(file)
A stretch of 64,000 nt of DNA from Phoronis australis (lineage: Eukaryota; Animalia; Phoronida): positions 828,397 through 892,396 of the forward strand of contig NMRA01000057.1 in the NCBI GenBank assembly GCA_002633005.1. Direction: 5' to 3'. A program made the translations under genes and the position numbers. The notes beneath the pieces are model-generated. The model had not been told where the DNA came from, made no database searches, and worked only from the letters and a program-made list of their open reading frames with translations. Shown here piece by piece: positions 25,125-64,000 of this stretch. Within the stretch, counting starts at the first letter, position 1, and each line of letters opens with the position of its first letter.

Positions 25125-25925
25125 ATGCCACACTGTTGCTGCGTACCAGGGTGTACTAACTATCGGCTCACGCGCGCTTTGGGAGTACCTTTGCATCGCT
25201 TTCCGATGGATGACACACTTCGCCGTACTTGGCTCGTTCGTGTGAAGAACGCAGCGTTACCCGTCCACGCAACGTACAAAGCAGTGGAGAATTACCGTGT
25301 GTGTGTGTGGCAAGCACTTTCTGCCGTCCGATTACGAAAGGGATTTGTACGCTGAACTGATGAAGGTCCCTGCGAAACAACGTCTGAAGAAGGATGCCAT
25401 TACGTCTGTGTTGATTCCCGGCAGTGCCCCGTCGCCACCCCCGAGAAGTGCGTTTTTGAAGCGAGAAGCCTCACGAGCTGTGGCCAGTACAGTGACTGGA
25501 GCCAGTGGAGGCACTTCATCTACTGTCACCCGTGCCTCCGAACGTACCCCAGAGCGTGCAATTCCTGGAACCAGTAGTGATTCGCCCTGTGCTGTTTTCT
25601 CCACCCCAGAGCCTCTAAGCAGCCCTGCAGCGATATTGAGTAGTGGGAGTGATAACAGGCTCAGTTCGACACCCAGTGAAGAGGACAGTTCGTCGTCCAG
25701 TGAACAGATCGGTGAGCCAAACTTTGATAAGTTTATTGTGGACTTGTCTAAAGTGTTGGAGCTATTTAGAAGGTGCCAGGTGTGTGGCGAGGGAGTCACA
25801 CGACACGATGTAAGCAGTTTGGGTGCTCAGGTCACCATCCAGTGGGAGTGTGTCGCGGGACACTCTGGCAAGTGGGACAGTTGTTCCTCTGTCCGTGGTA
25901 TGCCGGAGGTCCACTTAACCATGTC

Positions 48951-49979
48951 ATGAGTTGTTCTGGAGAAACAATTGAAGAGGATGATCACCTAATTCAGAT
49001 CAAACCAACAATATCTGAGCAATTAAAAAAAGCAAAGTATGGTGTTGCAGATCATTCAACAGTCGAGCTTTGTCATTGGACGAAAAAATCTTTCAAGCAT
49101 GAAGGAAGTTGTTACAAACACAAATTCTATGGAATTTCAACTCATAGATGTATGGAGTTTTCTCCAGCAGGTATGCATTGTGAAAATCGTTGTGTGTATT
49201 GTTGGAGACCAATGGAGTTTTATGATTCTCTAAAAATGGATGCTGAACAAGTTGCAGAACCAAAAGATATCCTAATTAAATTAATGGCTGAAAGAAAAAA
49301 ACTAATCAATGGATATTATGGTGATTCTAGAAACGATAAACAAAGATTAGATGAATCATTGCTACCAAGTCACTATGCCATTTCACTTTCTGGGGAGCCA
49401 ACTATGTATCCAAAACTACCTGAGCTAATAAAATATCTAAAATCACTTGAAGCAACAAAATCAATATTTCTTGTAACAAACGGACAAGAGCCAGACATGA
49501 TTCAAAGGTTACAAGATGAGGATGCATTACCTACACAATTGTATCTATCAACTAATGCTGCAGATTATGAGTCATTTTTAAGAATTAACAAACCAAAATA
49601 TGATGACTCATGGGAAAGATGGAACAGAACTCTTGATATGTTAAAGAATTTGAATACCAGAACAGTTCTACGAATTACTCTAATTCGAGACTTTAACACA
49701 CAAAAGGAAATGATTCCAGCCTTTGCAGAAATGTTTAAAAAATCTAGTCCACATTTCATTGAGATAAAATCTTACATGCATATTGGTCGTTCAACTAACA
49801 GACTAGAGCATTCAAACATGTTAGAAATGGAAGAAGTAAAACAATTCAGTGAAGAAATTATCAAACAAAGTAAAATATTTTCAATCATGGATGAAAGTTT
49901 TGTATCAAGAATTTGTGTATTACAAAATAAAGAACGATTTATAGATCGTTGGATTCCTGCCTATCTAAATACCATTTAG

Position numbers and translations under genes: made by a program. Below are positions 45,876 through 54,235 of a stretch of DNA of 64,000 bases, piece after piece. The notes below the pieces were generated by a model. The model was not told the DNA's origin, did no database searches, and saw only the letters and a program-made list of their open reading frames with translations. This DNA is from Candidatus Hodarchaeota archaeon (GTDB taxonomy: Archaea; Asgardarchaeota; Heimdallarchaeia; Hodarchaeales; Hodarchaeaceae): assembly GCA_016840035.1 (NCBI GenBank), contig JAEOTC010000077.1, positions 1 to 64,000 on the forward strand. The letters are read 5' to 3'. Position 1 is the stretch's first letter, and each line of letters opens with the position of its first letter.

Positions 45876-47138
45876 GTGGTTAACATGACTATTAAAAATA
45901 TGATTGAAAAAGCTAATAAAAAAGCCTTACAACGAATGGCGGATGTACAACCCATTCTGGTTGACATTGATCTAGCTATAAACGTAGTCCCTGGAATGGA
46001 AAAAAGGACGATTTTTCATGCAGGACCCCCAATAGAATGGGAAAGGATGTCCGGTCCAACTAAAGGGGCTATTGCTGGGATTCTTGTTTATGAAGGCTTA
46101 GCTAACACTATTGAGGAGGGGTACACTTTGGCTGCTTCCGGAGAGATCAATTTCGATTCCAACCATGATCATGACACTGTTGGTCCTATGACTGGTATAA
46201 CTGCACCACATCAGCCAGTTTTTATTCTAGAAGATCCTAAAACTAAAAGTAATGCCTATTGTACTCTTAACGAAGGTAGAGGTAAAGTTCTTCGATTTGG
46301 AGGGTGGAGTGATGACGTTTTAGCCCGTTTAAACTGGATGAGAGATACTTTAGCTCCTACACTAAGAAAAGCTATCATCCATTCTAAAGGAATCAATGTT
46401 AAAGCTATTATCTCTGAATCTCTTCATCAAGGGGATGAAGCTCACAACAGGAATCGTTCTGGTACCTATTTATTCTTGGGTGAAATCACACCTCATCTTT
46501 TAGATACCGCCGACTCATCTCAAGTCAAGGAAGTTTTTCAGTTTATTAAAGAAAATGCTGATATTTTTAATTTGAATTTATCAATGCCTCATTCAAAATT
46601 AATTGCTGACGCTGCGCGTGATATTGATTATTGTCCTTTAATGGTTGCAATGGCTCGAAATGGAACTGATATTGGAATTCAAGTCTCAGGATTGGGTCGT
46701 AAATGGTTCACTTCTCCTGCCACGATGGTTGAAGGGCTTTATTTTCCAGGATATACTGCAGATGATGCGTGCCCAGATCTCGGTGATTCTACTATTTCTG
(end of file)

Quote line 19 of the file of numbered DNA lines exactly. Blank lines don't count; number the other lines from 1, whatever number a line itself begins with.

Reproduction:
49501 TTCAAAGGTTACAAGATGAGGATGCATTACCTACACAATTGTATCTATCAACTAATGCTGCAGATTATGAGTCATTTTTAAGAATTAACAAACCAAAATA